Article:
Lifelong West Hempstead resident Eric Peluso has earned a reputation as a friendly neighborhood mail carrier in just eight months on the job with the U.S. Postal Service in West Hempstead. Peluso, who has lived with a chronic kidney disease for nearly 20 years, said he has never let his illness define him.
“I’d have to thank my mother for that,” the 39-year-old said. “She was the strongest person that I knew. She always had a smile on her face, and she prayed very often.”
In recent months, Peluso’s condition has worsened. He was placed on the kidney donor waiting list at NYU Langone Hospital in Mineola on June 25.
“They say it could happen at anytime in your life, so I guess you could say that I was somewhat prepared for this,” he said. “But it’s still a very long road to go down.”
Peluso’s family has a long history of kidney problems. He was born prematurely, and his mother, Rose, suffered from kidney failure shortly after his birth, he said. She went on dialysis for about a year and a half, and received a kidney transplant in 1984. His brother, Thomas, also suffered from kidney failure in the early 2000s, and his mother’s kidney failed again around the same time.
“My father and I got tested to see if our kidneys were a match,” Peluso recalled. “My diagnosis came back with an increased amount of protein in my blood. That’s when doctors put me on medication to slow it down.”
His brother had a successful kidney transplant 14 years ago. His mother died in 2008, at age 57, of complications of kidney and heart problems. Their father, Thomas, known as Big T, died last year, of liver cancer, at 72.
“There’s days when I get in my delivery truck and I don’t want to work,” Peluso said. “At those moments, I think of my mother. She suffered a lot. Thinking of her just pushes me to keep going.”
Eric’s wife, Michele, a personal assistant, said that he carefully monitors his diet and exercises. “Doctors have said that it can be stable for many years, and then it can quickly just go downhill,” Michele said. “He’s just an all-around kindhearted person. Knowing the type of person he is, it breaks my heart to see him suffer like this. It will get worse, and it will devastate him.”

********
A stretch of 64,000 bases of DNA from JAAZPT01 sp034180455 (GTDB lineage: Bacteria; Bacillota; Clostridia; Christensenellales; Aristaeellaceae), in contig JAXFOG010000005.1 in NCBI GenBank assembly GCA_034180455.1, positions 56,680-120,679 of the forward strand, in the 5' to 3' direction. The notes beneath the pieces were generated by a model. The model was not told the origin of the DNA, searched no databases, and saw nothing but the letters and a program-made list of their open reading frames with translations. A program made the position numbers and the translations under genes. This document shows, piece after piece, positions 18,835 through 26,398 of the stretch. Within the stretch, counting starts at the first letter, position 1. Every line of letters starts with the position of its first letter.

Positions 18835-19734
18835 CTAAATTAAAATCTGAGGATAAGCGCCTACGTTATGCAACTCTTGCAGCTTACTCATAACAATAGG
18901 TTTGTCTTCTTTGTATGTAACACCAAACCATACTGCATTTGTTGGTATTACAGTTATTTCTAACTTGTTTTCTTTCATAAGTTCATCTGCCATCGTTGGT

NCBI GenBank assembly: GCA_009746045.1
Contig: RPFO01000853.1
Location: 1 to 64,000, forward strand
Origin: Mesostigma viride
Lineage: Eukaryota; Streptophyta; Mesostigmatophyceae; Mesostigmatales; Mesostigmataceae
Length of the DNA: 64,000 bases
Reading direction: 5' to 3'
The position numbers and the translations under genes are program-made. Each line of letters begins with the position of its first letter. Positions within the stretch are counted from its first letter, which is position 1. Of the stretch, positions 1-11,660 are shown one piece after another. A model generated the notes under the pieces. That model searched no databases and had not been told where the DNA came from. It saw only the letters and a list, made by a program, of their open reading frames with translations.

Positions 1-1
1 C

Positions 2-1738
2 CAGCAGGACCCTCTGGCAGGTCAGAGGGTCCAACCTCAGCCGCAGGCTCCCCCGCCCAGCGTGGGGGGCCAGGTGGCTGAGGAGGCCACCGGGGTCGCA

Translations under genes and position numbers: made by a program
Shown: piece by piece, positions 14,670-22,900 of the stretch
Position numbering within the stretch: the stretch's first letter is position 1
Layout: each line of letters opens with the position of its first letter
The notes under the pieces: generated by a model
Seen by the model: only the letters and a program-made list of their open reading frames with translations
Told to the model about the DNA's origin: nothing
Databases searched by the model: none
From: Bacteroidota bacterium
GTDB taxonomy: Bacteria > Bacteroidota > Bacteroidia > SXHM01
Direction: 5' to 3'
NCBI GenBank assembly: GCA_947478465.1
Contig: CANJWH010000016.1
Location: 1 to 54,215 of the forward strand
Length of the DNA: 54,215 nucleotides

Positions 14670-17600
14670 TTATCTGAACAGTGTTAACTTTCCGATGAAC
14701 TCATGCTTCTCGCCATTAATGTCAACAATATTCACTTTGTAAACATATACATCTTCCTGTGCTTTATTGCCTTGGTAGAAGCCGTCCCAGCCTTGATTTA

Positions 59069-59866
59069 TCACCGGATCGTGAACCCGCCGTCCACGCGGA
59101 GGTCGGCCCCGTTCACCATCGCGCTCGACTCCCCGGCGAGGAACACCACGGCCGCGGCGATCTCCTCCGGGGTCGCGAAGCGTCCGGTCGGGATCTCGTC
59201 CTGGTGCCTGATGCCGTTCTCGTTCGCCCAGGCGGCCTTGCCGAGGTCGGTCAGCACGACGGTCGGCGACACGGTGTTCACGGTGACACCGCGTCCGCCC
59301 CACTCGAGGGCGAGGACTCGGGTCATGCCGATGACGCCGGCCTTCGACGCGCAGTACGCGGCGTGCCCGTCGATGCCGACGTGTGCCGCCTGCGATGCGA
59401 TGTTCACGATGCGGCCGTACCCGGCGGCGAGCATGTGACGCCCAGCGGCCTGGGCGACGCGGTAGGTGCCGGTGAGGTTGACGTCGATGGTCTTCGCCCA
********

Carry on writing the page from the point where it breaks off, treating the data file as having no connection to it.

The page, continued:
Peluso, who is on a national donor registry, has not needed dialysis yet. As his condition worsens, however, he is being as proactive as possible about his uncertain future. His wife, who is diabetic, would not be a viable donor.
“Unfortunately, the need of a donor never stops regardless of what’s going on in the world,” Michele said, referring to the coronavirus pandemic. “Some people don’t realize that you could live a normal, healthy life with one kidney.”
“You don’t have to wear a cape to be considered a hero,” Eric said. “I don’t want people to think they need to have certain qualities, like huge muscles, to be a hero. It’s about other things, like determination and strength.”
Before becoming a mail carrier, Peluso worked in finance, as a client reporting specialist, for 13 years. He had hoped to pursue a career as a graphic artist, but it was tough to find a job in the field. Over the past year he has been a food server, a bartender and a substitute teacher, hoping he would find another job that he was passionate about.
“I just wanted to secure a stable job,” Peluso said of delivering the mail. “It’s close to home, it makes me feel good to be of service to my community and I get some good exercise.”
While the Pelusos don’t have any children, Michele said that her husband has many young relatives in his life. “He adores my 3-year-old niece, and he has a nephew on the way,” she said. “For him to be able to experience and watch them grow, it would mean so much to him to find a donor.”
An avid reader who enjoys the works of author John Grisham, in addition to gardening and washing his car, Peluso said he would like to see his life return to some normalcy. “I just want a better quality of life, and I want to be there for my family,” he said.
Those interested in becoming a kidney donor for Peluso can go to www.kidney.org/transplantation/livingdonors, www.livingdonorassistance.org/default.aspx or call the NYU Langone Transplant Institute at (212) 263-3621 or (212) 263-8134.